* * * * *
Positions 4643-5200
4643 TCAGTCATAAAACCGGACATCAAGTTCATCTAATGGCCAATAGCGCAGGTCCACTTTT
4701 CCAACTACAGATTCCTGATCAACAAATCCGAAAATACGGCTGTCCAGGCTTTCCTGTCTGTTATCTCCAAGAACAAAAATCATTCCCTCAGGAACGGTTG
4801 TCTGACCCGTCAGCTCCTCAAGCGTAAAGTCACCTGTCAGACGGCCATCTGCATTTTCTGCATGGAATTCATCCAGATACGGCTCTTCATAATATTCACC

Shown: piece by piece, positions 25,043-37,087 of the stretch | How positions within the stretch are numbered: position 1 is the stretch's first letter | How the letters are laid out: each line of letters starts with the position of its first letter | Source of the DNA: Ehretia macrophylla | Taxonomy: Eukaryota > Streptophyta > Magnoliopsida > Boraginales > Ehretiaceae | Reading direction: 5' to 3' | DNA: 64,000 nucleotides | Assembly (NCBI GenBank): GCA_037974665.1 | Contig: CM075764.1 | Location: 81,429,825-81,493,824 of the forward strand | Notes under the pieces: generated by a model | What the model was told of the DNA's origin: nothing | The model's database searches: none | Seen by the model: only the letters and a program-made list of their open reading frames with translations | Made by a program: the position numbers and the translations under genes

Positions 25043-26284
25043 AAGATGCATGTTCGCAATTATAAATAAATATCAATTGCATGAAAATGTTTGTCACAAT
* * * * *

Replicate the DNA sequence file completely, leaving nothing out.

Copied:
Positions 4643-5200
4643 TCAGTCATAAAACCGGACATCAAGTTCATCTAATGGCCAATAGCGCAGGTCCACTTTT
4701 CCAACTACAGATTCCTGATCAACAAATCCGAAAATACGGCTGTCCAGGCTTTCCTGTCTGTTATCTCCAAGAACAAAAATCATTCCCTCAGGAACGGTTG
4801 TCTGACCCGTCAGCTCCTCAAGCGTAAAGTCACCTGTCAGACGGCCATCTGCATTTTCTGCATGGAATTCATCCAGATACGGCTCTTCATAATATTCACC

Shown: piece by piece, positions 25,043-37,087 of the stretch | How positions within the stretch are numbered: position 1 is the stretch's first letter | How the letters are laid out: each line of letters starts with the position of its first letter | Source of the DNA: Ehretia macrophylla | Taxonomy: Eukaryota > Streptophyta > Magnoliopsida > Boraginales > Ehretiaceae | Reading direction: 5' to 3' | DNA: 64,000 nucleotides | Assembly (NCBI GenBank): GCA_037974665.1 | Contig: CM075764.1 | Location: 81,429,825-81,493,824 of the forward strand | Notes under the pieces: generated by a model | What the model was told of the DNA's origin: nothing | The model's database searches: none | Seen by the model: only the letters and a program-made list of their open reading frames with translations | Made by a program: the position numbers and the translations under genes

Positions 25043-26284
25043 AAGATGCATGTTCGCAATTATAAATAAATATCAATTGCATGAAAATGTTTGTCACAAT